Deriving a water quality guideline for protection of aquatic communities exposed to triclosan in the canadian environment
Triclosan is an antibacterial and antifungal chemical used in a variety of consumer products, including soaps, detergents, moisturizers, and cosmetics. Aquatic ecosystems may be exposed to triclosan following the release of remaining residues in wastewater effluents and biosolids. In December 2017, Environment and Climate Change Canada (ECCC) released a federal environmental quality guideline (FEQG) report that contained a federal water quality guideline (FWQG) for triclosan. This guideline will be used as an adjunct to the risk assessment and risk management of priority chemicals identified under the Government of Canada’s Chemicals Management Plan (CMP). The FWQG value for triclosan (0.47 μg/L) was derived by ECCC using a hazardous concentration for 5% of species (HC5) from a species sensitivity distribution (SSD). We recalculated the FWQG after performing an independent analysis and evaluation of the available aquatic toxicity data for triclosan and compared our results with the ECCC FWQG value. Our independent analysis of the available aquatic toxicity data entailed conducting a literature search of all available and relevant studies, evaluating the quality and reliability of all studies considered using thorough and consistent study evaluation criteria, and thereby generating a data set of high‐quality toxicity values. The selected data set includes 22 species spanning 5 taxonomic groups. An SSD was developed using this data set following the ECCC approaches. The HC5 from the SSD derived based on our validated data set is 0.76 μg/L. This HC5 value is slightly greater (i.e., less sensitive) than the value presented in ECCC’s final FWQG. Integr Environ Assess Manag 2018;00:000–000. © 2018 The Authors. Integrated Environmental Assessment and Management published by Wiley Periodicals, Inc. on behalf of Society of Environmental Toxicology & Chemistry (SETAC).View Publication Details ⇨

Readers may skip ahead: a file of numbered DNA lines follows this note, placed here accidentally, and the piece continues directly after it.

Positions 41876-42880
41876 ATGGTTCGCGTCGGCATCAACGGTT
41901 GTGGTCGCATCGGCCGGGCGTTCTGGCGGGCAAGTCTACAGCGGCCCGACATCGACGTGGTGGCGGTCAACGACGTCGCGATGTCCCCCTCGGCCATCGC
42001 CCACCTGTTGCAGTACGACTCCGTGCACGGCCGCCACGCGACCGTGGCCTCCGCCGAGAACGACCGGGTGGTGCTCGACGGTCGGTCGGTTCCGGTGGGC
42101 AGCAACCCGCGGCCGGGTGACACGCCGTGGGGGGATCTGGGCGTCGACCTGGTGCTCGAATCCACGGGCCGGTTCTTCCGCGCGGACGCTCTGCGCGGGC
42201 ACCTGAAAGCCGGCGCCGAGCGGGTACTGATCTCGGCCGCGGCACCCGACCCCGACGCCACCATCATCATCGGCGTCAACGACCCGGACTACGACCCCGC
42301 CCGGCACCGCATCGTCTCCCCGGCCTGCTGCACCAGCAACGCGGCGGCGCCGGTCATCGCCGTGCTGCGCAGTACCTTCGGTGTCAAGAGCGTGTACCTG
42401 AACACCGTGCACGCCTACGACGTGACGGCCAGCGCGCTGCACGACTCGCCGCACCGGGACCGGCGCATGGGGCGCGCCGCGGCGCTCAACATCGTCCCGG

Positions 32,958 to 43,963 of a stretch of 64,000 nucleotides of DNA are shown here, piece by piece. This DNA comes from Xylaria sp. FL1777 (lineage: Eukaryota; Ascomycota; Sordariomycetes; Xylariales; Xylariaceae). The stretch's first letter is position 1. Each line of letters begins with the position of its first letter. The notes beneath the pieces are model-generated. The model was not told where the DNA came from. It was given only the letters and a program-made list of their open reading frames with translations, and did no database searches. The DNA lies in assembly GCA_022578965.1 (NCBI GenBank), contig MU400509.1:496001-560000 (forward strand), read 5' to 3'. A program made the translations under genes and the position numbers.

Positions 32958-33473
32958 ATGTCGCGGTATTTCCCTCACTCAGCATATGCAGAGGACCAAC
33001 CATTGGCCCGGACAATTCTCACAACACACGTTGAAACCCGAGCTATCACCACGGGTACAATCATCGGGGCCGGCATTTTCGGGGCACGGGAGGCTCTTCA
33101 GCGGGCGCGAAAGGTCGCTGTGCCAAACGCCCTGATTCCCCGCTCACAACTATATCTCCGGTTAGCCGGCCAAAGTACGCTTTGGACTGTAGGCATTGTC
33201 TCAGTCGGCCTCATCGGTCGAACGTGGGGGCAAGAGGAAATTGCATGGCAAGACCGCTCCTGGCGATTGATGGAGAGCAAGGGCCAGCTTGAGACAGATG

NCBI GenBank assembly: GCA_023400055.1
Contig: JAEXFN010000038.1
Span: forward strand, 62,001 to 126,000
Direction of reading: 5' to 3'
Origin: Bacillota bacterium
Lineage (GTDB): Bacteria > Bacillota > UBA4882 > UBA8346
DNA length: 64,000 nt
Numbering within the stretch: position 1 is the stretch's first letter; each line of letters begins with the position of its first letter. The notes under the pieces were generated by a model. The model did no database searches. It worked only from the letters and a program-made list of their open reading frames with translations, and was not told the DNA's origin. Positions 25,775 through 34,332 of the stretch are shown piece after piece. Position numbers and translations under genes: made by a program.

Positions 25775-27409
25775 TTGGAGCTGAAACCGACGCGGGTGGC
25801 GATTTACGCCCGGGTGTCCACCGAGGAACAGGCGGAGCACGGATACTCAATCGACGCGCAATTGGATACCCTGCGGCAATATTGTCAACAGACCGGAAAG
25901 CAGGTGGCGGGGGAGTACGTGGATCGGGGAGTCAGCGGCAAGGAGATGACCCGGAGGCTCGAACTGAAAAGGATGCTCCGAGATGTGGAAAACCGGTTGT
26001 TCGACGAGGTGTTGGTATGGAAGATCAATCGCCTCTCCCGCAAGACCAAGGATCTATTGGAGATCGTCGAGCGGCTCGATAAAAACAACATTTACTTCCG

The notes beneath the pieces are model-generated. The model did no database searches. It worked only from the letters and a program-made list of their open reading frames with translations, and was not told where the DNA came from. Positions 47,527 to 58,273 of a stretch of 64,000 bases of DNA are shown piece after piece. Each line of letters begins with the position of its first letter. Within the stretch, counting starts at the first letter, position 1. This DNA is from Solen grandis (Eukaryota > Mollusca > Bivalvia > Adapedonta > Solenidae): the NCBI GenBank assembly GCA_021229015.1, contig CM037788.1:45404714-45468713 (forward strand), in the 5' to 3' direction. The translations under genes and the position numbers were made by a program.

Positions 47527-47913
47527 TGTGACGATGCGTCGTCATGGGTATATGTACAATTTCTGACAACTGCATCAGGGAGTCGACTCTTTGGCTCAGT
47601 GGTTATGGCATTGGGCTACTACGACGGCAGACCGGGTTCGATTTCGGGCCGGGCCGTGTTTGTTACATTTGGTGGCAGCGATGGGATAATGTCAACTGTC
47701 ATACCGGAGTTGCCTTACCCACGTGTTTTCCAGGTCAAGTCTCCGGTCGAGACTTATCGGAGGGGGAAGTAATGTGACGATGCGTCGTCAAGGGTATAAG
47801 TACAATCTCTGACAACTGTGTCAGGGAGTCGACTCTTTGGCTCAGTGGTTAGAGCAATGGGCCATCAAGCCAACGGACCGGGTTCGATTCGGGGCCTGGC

Ecological Risk Assessment of the Uses of the Organophosphorus Insecticide Chlorpyrifos in the United StatesView Publication Details ⇨
Refined avian risk assessment for chlorpyrifos in the United States. Reviews of Environmental Contamination and ToxicologyView Publication Details ⇨
Health Impact Assessment of transportation projects, plans and policies: A scoping review
Dr. Faiza Waheed article on ‘Health Impact Assessment of transportation projects, plans and policies: A scoping review’ has been published in the Environmental Impact Assessment Review.
- • Transportation HIA practice varies widely with some core similarities.
- • NGO funding of transportation HIAs in the US provided a significant boost to practice.
- • A positive association exists between transport planner involvement and impact of HIA.
- • Very few HIAs conduct evaluation of the HIA process and its effectiveness.
A weight-of-evidence approach for deriving a level of concern for atrazine that is protective of aquatic plant communitiesView Publication Details ⇨
Inventory and Analysis of Exposure Factors for Alberta 2018
Intrinsik’s expert scientists prepare Alberta Health Report on ‘Inventory and Analysis of Exposure Factors for Alberta’ that was released in January 2018.View Publication Details ⇨